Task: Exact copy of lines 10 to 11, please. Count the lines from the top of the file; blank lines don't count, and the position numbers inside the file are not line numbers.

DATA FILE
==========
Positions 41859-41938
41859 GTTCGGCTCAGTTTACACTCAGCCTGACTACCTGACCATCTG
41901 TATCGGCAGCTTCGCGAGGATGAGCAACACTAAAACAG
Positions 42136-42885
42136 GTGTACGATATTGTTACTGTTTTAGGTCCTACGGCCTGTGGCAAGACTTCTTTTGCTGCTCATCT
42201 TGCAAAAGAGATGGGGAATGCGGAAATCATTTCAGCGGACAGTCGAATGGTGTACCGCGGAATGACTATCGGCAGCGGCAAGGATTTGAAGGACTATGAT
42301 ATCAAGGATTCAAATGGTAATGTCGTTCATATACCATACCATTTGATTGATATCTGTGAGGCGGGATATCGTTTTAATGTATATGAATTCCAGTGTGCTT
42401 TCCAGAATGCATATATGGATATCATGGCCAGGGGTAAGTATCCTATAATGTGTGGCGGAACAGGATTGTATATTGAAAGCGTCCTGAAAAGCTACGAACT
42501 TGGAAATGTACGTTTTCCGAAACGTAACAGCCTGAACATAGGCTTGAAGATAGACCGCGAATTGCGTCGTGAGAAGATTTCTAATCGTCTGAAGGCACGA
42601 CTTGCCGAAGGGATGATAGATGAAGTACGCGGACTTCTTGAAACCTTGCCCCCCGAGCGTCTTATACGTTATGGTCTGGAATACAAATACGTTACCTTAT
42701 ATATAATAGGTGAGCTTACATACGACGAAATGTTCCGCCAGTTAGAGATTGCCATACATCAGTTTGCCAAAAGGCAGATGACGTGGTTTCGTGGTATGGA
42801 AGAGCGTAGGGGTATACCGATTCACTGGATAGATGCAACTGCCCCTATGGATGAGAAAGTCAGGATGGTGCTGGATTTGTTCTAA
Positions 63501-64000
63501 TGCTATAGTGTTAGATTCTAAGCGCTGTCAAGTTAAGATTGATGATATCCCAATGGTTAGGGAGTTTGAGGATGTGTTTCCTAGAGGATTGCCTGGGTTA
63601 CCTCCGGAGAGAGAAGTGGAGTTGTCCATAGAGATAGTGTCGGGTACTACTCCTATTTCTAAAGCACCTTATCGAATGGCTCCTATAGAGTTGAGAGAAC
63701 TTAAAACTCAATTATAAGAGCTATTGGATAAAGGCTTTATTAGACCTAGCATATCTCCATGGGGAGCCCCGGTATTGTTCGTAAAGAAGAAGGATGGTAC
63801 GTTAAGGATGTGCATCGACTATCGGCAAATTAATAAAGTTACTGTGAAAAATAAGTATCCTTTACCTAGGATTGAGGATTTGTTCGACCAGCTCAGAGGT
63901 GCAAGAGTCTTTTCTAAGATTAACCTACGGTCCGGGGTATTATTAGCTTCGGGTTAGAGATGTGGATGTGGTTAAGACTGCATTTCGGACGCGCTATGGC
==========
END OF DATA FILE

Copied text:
42601 CTTGCCGAAGGGATGATAGATGAAGTACGCGGACTTCTTGAAACCTTGCCCCCCGAGCGTCTTATACGTTATGGTCTGGAATACAAATACGTTACCTTAT
42701 ATATAATAGGTGAGCTTACATACGACGAAATGTTCCGCCAGTTAGAGATTGCCATACATCAGTTTGCCAAAAGGCAGATGACGTGGTTTCGTGGTATGGA